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How quantum computers will affect blockchain technology

Quantum computers are becoming stronger and more able to decrypt the RSA-2048 signature algorithm, so blockchain technology needs improvement for security.

How quantum computers will affect blockchain technology

Written by

William Miller
Published on

January 6, 2023

Key points:

  • Chinese researchers claim to have discovered a new way to crack the Rivest-Shamir-Adleman 2048-bit (RSA-2048) signature algorithm.
  • RSA is a cryptographic technique that encrypts the information using a public key and decrypts the information using a private key.
  • It would take an average computer 300 trillion years to crack an RSA-2048 encryption key, as it must find the prime factor of a number with 617 decimal places and 2048 binary bits.
  • Chinese researchers appear to have combined "classical lattice reduction factorization techniques with quantum approximation optimization algorithms," which have successfully factored 48-bit numbers using a 10-qubit quantum computer. 
  • Ethereum co-founder Vitalik Buterin previously explained that one of the long-term goals is to make the blockchain quantization-resistant. In theory, this involves forking the network to use higher-order encryption algorithms that require larger qubits to break.

Chinese researchers claim to have discovered a new way to crack the Rivest-Shamir-Adleman 2048-bit (RSA-2048) signature algorithm that is presented in blockchains and other security protocols, according to a recent publication. RSA is a cryptographic technique that encrypts the information using a public key and decrypts the information using a private key.

To crack the RSA-2048 algorithm, like other algorithms in the RSA family of numbers, one must find the prime factor of a number with 617 decimal places and 2048 binary bits. Experts estimate that it would take an average computer 300 trillion years to crack an RSA-2048 encryption key. However, the Chinese researchers say in their paper that the encryption could be reversed using a 372-qubit quantum computer, or the basic unit of information that acts as a proxy for computing power.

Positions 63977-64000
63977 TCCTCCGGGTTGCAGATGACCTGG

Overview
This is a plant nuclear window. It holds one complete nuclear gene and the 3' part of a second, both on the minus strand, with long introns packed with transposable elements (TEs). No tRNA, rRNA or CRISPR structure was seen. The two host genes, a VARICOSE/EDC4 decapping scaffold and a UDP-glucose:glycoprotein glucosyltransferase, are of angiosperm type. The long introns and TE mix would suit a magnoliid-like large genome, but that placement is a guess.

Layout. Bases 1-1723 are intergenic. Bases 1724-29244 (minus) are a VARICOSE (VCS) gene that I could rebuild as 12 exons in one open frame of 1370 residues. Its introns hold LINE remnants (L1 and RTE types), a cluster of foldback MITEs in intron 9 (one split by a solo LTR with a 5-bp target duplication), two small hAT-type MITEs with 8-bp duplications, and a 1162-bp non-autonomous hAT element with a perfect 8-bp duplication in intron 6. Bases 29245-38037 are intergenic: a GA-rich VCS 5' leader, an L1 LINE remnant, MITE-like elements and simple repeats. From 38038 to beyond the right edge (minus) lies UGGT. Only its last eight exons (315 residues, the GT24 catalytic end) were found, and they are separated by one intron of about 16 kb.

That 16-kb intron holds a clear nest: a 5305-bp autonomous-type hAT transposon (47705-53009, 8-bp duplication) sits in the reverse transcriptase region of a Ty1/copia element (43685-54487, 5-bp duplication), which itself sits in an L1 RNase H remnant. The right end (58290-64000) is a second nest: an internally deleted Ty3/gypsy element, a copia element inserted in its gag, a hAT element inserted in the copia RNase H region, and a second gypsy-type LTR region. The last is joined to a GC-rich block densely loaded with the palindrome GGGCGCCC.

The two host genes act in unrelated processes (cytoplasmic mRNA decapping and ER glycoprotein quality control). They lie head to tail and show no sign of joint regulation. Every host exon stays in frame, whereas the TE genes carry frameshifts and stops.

For comparison: the latest quantum computer, the IBM Osprey, has a processing power of 433 qubits. Previously, experts calculated that factoring RSA-2048 with a quantum computer would require 13,436 qubits, using a quantum factorization method known as Shor's algorithm.

Unlike classical computers, which operate on a binary base of 0s or 1s, quantum computers use qubits that can assume infinite states at temperatures as low as -273 °C (-459.4 °F) by using a liquid gas coolant. A quantum computer would thus be able to map out all possible solutions to a cryptographic problem and try all of them simultaneously, increasing efficiency on astronomical scales.

Classical vs quantum computing comparisonClassical vs quantum computing comparison. Source - Towards Data Science

According to American cryptographer Bruce Schneier, Chinese researchers appear to have combined "classical lattice reduction factorization techniques with quantum approximation optimization algorithms," which have successfully factored 48-bit numbers using a 10-qubit quantum computer. Schneier commented: "While there is always a potential problem with scaling something like this by a factor of 50, there aren't any obvious obstacles."

Roger Grimes, an expert on security issues, stated:

“Apparently what happened is another guy who had previously announced he was able to break traditional asymmetric encryption using classical computers … but reviewers found a flaw in his algorithm and that guy had to retract his paper. But this Chinese team realized that the step that killed the whole thing could be solved by small quantum computers. So they tested and it worked.”

Schneier also cautions that the algorithm relies on a recent factorization paper by Peter Schnorr, in which his algorithm works well on small bits, but cannot handle larger sizes without a specific explanation. "Thus, if the Chinese paper does rely on this non-scalable Schnorr technique, the technique in this Chinese paper will not be scaled either," Schneier wrote.

“In general, the smart bet is on the new techniques not working. But someday, that bet will be wrong.”

Quantum computers are also limited by operational factors such as heat loss and the requirement for complex -273 °C (-459.4 °F) cooling infrastructure. Therefore, the nominal number of qubits required to invert a cryptography algorithm may be much higher than theoretical estimates.

Although the researchers have not yet done so, the method could theoretically be extended to other RSA-2048 protocols used in information technology, such as HTTPS, email, web browsing, two-factor authentication, and more. Ethereum co-founder Vitalik Buterin previously explained that one of the long-term goals is to make the blockchain quantization-resistant. In theory, this involves forking the network to use higher-order encryption algorithms that require larger qubits to break.


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